Consumer information: education mitigates food wastage
Consumers often feel informed insufficiently about the storage life of food products
German consumers are food-conscious and increasingly select fresh products. Simultaneously, there is a growing uncertainty regarding storage and storage life. This is one of the results of a recent survey conducted on behalf of Bizerba, a market-leading provider of technology solutions for handling fresh food. More than half (55 percent) of the respondents indicated that they feel uncertain regarding the edibility of products and think that they are poorly informed in some cases. This often results in the disposal of products that are still edible. On the other hand, overly careless handling of food bears health risks. Technological solutions for improved consumer information could help.
There is a trend to preferably consume unprocessed food: 41 percent of all Germans increasingly bought fresh products in the past five years, and eight out of ten consumers are convinced that these are healthier than industrially-processed products. These are the results of a survey conducted among 1,015 consumers in spring 2017 by OpinionWay.
However, consuming fresh food entails several problems. If consumers buy the product at the counter, there will be no indication of the best-before date in most cases. Thus, customers will have no clue about how long the product will be edible. Only one third of all consumers feel properly informed about the storage life of fresh food. Consequently, many consumers prefer to play safe: according to the survey, 60 percent of all respondents have already disposed of fresh food because they were uncertain about its storage life. Others, in turn, unscrupulously consume expired food. 78 percent of the respondents stated they had at least once eaten expired food regardless of potential health risks.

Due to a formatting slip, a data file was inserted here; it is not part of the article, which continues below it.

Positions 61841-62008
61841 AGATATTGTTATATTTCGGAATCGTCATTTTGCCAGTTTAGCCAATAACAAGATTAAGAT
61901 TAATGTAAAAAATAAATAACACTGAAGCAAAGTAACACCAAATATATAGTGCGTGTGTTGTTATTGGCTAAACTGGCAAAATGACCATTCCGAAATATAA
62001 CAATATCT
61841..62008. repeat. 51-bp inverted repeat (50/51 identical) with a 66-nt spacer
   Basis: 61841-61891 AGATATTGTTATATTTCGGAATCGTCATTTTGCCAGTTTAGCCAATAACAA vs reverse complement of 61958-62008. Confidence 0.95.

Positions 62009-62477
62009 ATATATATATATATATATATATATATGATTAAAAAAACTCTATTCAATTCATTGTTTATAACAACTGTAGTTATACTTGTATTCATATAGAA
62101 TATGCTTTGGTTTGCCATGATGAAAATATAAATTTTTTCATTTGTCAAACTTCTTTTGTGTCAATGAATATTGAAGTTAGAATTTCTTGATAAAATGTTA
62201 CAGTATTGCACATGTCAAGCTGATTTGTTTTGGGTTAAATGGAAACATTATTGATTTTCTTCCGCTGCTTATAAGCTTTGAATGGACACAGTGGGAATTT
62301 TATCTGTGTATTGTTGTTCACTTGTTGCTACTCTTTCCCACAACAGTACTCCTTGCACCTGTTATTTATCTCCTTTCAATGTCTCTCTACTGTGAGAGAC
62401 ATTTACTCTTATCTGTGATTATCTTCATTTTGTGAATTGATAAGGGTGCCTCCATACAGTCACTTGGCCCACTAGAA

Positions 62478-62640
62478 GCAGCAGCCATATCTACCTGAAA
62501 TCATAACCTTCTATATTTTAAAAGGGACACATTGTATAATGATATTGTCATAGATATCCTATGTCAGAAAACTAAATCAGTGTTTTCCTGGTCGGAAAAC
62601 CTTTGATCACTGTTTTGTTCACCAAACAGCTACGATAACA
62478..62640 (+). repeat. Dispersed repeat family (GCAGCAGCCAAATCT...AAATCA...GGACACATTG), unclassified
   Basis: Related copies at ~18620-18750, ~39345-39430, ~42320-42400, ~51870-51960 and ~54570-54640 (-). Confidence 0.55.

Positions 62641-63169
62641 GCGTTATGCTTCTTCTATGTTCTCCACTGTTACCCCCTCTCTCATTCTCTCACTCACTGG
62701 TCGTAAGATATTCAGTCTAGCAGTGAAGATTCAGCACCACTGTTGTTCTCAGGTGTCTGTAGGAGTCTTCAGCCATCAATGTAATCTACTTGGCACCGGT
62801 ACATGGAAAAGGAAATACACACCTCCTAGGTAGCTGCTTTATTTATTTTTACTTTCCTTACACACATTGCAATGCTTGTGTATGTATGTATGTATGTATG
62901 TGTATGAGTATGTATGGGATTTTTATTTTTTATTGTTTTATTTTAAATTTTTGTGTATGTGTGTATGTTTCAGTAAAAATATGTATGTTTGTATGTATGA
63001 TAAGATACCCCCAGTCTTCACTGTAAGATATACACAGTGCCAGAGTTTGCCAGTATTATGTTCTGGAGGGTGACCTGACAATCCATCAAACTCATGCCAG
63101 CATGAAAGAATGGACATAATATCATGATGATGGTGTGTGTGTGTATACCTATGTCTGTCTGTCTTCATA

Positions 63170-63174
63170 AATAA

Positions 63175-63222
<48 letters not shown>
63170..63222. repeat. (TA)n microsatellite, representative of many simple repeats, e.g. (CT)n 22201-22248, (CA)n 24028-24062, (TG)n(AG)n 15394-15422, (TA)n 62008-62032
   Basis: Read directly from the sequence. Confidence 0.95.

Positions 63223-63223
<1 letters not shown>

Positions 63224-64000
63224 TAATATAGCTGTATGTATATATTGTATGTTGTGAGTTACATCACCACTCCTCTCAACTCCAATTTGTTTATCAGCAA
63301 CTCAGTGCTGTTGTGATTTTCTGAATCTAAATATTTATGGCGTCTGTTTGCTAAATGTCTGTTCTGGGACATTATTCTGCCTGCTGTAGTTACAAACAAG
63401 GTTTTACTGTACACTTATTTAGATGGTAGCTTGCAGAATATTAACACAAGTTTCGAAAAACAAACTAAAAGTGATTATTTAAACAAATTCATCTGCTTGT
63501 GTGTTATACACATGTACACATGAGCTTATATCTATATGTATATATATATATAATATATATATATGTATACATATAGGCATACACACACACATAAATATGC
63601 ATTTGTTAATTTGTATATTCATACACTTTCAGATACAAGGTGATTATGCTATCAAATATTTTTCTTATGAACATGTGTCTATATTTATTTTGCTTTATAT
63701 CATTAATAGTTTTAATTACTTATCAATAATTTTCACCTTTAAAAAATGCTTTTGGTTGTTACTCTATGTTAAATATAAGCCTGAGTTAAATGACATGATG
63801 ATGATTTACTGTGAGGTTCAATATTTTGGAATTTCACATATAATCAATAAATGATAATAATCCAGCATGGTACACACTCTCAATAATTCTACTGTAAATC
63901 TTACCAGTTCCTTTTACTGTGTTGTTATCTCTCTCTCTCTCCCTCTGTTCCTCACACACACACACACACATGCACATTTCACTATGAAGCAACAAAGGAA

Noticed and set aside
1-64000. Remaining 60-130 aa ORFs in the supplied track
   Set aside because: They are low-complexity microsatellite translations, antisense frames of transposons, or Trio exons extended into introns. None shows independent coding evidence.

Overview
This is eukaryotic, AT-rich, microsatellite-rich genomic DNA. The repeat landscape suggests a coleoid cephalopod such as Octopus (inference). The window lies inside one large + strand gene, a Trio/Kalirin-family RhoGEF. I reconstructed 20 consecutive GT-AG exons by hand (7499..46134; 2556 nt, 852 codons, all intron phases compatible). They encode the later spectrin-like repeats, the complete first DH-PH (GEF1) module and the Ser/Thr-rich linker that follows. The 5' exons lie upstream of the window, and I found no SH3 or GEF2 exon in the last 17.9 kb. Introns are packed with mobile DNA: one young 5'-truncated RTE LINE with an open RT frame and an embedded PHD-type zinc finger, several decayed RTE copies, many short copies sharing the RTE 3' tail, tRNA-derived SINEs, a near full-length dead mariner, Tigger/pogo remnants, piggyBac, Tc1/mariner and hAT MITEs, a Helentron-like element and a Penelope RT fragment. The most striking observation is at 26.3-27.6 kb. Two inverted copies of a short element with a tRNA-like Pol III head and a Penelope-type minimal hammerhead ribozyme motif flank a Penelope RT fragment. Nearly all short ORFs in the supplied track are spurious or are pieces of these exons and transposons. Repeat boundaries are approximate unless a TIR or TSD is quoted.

“This uncertainty is not necessary,” said Tudor Andronic, Vice President Global Retail at Bizerba. “We could often come up with a solution based on modern technology, providing consumers with information on origin, ingredients and best-before date.”
For instance, special labels with a time-temperature indicator give an indication if and how long the cold chain of a product was interrupted. In the future, smart chips can provide more information and indicate the freshness of unpacked meat or fish. 54 percent of the respondents are interested in such systems. Information about proper storage is needed and appropriate as well. For instance, 44 percent of the respondents said that they regularly wash fresh food before storing it in their refrigerator although this practice degrades storage life. Opening and re-packing vacuum-sealed food, which is practiced by a third of all consumers, also has a negative influence on storage life.
“Modern tools pave the way towards many scenarios enabling consumers to make informed decisions, thereby helping to reduce the wastage of still edible food. To this end, manufacturers and retailers must cooperate more closely, and they must also be able to invest in suitable solutions”, said Andronic. “Information can only be the basis for a decision, and it depends on the consumer if and how this information is finally used. Eventually, consumers must decide how they store a product and if they still want to eat it or not. But it is the task of retailers and the processing industry to provide consumers with relevant information.“